The now, seemingly distant 2012 holiday season proved to be fertile ground for advocates of a cashless society and new ways to virtualize payments – and eventually your wallet. Online sales and electronic transactions continued their steady ascent, fuelled by the emergence of mobile commerce via smart phones and tablets and a widening preference for plastic over paper.
The potential for growth in this burgeoning payment sector is truly stunning: MasterCard, for example, estimates that nearly 85 percent of global commerce remains reliant on paper changing hands. In Canada too, cash and cheques are widespread even as competition to go digital intensifies: new payment schemes thus enjoin financial institutions, telecommunications and online service providers, and a host of upstarts. Accordingly, Silicon Valley’s latest darling, Square, makers of virtual payment platforms, is widely regarded as the IPO to watch for 2013.
Yet despite the fanfare, a cashless society has proven to be a remarkably trepid work in progress both domestically and abroad. Since the advent of e-government, proponents of paying virtually have invoked expanded and more efficient commerce on the one hand, and more inclusive and empowered communities via new and innovative lending and support services on the other.
Neither has occurred outright. The steady increase in electronic commerce and mobile payments lessened but hardly quelled holiday shoppers flocking to retail outlets and surrounding malls, many still with cash in hand.
With respect to social empowerment, in some instances the opposite may be true. Much of the world’s poor maintain an attachment to cash, viewed as tried and true and safe from collapsing banks, while the United Kingdom recently abandoned its plans to phase out paper cheques due to deepening fears and concern among the country’s most disenfranchised.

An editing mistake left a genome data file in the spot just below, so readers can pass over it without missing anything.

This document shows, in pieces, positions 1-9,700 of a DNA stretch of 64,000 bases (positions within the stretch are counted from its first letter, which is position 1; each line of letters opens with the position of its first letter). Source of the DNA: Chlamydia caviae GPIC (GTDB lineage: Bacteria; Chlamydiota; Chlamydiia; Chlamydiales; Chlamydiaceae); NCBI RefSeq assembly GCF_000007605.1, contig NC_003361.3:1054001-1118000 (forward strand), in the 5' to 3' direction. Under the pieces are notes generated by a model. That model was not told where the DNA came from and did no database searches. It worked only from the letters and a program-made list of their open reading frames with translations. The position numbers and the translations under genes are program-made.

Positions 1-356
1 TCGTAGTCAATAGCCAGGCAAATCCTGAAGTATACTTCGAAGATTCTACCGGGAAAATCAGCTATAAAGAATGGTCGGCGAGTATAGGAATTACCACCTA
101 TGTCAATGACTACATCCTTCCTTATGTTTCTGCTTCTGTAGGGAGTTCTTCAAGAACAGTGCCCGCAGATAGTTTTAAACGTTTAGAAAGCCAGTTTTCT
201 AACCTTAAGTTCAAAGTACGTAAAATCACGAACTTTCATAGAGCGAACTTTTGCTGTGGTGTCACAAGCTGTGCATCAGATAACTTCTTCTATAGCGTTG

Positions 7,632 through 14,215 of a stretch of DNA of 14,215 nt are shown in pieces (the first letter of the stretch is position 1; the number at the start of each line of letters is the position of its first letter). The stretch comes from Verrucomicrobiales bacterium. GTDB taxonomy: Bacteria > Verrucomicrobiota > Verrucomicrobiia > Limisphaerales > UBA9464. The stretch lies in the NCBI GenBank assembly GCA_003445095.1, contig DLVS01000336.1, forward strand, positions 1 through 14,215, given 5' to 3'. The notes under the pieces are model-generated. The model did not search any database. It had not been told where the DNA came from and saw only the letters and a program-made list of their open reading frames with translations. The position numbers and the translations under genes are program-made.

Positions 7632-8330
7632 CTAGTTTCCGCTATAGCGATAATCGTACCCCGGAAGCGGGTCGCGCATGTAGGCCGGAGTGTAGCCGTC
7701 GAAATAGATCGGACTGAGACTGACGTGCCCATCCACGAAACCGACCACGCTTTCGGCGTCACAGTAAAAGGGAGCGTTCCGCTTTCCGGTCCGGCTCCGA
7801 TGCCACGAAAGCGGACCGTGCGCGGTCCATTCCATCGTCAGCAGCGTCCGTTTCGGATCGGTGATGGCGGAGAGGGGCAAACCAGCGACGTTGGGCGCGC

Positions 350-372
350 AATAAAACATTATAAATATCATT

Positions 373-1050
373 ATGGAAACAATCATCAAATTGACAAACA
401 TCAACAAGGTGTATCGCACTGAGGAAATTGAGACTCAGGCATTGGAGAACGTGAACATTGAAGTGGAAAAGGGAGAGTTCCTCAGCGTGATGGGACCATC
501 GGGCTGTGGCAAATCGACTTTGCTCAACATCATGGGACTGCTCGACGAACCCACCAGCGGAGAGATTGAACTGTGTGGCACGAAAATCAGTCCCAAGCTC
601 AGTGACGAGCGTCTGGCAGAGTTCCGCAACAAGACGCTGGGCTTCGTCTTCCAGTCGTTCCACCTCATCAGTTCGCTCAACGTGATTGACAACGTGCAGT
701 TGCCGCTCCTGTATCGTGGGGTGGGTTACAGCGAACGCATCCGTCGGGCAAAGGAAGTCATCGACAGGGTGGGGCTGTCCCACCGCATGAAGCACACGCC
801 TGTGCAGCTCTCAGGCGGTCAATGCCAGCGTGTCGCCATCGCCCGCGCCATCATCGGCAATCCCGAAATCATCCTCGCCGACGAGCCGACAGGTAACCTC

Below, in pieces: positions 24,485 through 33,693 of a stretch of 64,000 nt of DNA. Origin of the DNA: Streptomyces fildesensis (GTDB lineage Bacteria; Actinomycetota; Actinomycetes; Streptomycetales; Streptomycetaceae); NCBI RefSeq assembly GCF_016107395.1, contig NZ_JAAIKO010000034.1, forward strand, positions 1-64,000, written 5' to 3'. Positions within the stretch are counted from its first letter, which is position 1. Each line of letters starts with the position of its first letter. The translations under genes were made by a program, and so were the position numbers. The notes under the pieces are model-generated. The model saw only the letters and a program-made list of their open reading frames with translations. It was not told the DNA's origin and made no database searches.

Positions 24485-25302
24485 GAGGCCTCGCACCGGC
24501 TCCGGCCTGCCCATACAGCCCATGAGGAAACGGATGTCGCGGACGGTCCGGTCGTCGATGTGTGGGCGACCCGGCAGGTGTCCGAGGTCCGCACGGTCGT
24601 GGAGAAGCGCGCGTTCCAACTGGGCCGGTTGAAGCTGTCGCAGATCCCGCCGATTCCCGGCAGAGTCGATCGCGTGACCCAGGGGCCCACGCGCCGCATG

The case of Sweden, a digital and mobile bastion according to any e-government survey, is instructive. One recent survey by the SBAB Bank, however, found that roughly one half of all Swedes shun mobile commerce: security fears and expectations of hidden fees the deepest reasons for doubt. Yet paradoxically, Sweden is a world leader in reducing usage of paper bills and coins and much like its Scandinavian counterparts, the Swedish public sector is steadily phasing out paper-based transacting and payments for public services.
The Canadian scene is equally unsettled. Though in its infancy, mobile banking outpaces the initial uptake of online banking two decades ago. Undoubtedly a sign of things to come, the Royal Canadian Mint is replacing the penny with a ‘MintChip’ and coffee retailers such as Starbuck’s and Tim Horton’s are similarly competing for a more seamless counter experience.
The coffee scene is telling. For every person thrilled to wave their smart phone, another remains equally determined to rid themselves of coins. At least for now. Airlines going cashless for all onboard purchases suggests a sufficiently robust and trusted infrastructure that may one day render cash and currency mainly digitized formations. Still, easy to forget that only a small portion of the world’s population actually knows the “pleasure” of air travel.
While payment innovation is being driven mainly by industry, the role for government is paramount. In addition to macro-economic stability and regulatory oversight, two specific areas of public sector action (or inaction) will shape the acceptance of cashless payments and the emergence of mobile wallets: first, the underlying conditions of cyber-security jurisdictionally in an increasingly cloud and mobile-centric world; and second, the evolving apparatus of public sector service delivery.
On both counts the absence of more aggressive leadership on the part of federal and provincial governments is worrisome. The federal government in particular has been more cautious than most of its OECD counterparts in its exploration of cloud-based infrastructure, while recent Auditor General reports in both 2012 and 2010 expose the decrepit condition of antiquated IT systems. Most public sector providers, moreover, remain committed to providing a full suite of delivery channels: the politics of both place and paper loom large.
Indeed, central to the pursuit of a more cashless economy are complex and fluid societal matters such as privacy and security. In the absence of governmental leadership and public dialogue, a more splintered and polarized marketplace is certain. The Swedish government has an aggressive strategy to cultivate a paperless culture in a steady and inclusiveness manner. It is far from clear that the same can be said for its Canadian counterpart.
Jeffrey Roy is professor in the School of Public Administration at Dalhousie University (email@example.com).